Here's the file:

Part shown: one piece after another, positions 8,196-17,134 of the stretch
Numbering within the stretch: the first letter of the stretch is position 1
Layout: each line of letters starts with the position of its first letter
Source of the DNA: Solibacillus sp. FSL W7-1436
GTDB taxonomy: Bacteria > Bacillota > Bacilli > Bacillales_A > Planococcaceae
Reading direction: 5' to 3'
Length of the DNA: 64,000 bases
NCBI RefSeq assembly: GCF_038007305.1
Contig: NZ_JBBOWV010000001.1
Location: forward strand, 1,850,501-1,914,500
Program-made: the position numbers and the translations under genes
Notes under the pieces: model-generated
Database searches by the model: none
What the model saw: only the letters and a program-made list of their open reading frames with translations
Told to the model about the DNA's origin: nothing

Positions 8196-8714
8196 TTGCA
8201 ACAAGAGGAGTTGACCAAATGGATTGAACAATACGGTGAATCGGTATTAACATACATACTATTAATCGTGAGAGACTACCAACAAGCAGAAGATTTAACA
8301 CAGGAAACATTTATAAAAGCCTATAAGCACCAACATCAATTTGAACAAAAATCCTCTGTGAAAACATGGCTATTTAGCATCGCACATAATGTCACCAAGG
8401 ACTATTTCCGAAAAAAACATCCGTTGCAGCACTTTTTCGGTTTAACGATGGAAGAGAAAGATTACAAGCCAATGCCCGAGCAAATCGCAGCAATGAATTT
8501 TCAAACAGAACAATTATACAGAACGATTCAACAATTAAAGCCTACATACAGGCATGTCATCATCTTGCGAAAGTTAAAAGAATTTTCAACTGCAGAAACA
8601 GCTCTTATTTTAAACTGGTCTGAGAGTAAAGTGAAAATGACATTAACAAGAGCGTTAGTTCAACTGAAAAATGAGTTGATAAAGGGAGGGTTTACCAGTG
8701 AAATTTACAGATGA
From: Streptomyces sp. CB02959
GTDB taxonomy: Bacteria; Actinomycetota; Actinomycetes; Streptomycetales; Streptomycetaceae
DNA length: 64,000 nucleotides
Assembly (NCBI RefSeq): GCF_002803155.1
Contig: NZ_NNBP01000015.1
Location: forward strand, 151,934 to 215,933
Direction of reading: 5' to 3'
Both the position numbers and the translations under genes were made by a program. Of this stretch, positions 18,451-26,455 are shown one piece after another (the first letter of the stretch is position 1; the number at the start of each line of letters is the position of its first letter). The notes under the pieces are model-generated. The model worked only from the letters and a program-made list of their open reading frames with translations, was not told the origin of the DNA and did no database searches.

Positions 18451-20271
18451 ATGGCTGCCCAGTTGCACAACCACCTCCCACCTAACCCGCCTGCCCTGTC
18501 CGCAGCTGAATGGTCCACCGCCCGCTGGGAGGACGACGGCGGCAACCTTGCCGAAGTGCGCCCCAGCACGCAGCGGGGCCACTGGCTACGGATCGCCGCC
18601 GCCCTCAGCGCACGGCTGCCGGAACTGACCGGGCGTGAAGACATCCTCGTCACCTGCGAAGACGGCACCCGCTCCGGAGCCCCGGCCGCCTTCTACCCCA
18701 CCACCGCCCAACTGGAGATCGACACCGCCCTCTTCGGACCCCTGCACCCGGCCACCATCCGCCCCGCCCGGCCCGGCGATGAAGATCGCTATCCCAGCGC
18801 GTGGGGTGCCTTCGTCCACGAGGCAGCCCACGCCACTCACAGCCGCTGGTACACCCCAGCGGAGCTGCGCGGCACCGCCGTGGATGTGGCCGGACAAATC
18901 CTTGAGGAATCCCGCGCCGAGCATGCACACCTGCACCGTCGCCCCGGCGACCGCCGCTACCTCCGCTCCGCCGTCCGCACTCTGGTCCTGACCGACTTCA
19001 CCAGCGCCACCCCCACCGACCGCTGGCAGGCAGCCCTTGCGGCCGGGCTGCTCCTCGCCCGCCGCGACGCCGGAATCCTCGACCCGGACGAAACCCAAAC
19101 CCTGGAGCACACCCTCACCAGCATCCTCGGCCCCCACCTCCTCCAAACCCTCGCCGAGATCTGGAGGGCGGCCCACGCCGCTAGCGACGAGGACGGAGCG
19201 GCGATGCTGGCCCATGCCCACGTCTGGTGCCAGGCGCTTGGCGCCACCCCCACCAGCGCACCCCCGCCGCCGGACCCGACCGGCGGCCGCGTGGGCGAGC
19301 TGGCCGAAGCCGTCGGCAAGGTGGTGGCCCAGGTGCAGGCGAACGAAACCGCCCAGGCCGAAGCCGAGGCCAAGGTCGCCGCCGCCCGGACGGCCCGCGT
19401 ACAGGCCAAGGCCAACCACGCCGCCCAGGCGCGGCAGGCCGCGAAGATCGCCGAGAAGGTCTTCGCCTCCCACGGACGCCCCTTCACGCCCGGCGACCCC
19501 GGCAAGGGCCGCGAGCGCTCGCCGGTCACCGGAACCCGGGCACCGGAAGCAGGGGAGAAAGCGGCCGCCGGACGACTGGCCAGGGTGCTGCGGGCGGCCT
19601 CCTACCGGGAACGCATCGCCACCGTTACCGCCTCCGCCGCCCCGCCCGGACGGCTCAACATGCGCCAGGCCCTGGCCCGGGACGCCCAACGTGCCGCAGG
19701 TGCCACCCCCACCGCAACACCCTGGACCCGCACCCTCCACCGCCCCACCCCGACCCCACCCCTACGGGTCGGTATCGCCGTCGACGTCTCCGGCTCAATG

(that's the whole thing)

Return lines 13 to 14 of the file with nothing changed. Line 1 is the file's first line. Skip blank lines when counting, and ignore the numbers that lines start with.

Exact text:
Database searches by the model: none
What the model saw: only the letters and a program-made list of their open reading frames with translations